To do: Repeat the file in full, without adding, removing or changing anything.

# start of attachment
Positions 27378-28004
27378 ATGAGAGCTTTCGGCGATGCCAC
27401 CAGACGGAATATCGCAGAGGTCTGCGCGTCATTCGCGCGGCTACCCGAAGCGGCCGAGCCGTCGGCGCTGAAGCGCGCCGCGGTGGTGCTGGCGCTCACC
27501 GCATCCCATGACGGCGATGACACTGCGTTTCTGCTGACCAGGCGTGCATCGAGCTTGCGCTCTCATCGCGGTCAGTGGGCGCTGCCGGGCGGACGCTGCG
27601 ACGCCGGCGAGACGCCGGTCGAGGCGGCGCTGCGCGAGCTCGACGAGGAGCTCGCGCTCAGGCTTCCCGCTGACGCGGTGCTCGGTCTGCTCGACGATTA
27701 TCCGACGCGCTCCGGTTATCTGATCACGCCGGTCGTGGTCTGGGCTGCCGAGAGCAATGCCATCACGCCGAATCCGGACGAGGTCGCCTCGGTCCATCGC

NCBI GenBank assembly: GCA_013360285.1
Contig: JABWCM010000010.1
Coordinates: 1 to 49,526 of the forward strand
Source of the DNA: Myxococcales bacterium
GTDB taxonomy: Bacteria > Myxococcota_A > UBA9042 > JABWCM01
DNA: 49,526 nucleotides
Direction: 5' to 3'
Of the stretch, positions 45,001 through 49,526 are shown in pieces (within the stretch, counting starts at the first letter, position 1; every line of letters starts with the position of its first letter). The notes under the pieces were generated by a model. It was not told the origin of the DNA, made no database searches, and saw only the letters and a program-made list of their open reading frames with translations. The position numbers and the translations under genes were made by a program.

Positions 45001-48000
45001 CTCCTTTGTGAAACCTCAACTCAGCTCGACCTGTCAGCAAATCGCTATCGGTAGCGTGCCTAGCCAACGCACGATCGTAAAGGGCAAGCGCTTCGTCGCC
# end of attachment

Positions 27378-28004
27378 ATGAGAGCTTTCGGCGATGCCAC
27401 CAGACGGAATATCGCAGAGGTCTGCGCGTCATTCGCGCGGCTACCCGAAGCGGCCGAGCCGTCGGCGCTGAAGCGCGCCGCGGTGGTGCTGGCGCTCACC
27501 GCATCCCATGACGGCGATGACACTGCGTTTCTGCTGACCAGGCGTGCATCGAGCTTGCGCTCTCATCGCGGTCAGTGGGCGCTGCCGGGCGGACGCTGCG
27601 ACGCCGGCGAGACGCCGGTCGAGGCGGCGCTGCGCGAGCTCGACGAGGAGCTCGCGCTCAGGCTTCCCGCTGACGCGGTGCTCGGTCTGCTCGACGATTA
27701 TCCGACGCGCTCCGGTTATCTGATCACGCCGGTCGTGGTCTGGGCTGCCGAGAGCAATGCCATCACGCCGAATCCGGACGAGGTCGCCTCGGTCCATCGC

NCBI GenBank assembly: GCA_013360285.1
Contig: JABWCM010000010.1
Coordinates: 1 to 49,526 of the forward strand
Source of the DNA: Myxococcales bacterium
GTDB taxonomy: Bacteria > Myxococcota_A > UBA9042 > JABWCM01
DNA: 49,526 nucleotides
Direction: 5' to 3'
Of the stretch, positions 45,001 through 49,526 are shown in pieces (within the stretch, counting starts at the first letter, position 1; every line of letters starts with the position of its first letter). The notes under the pieces were generated by a model. It was not told the origin of the DNA, made no database searches, and saw only the letters and a program-made list of their open reading frames with translations. The position numbers and the translations under genes were made by a program.

Positions 45001-48000
45001 CTCCTTTGTGAAACCTCAACTCAGCTCGACCTGTCAGCAAATCGCTATCGGTAGCGTGCCTAGCCAACGCACGATCGTAAAGGGCAAGCGCTTCGTCGCC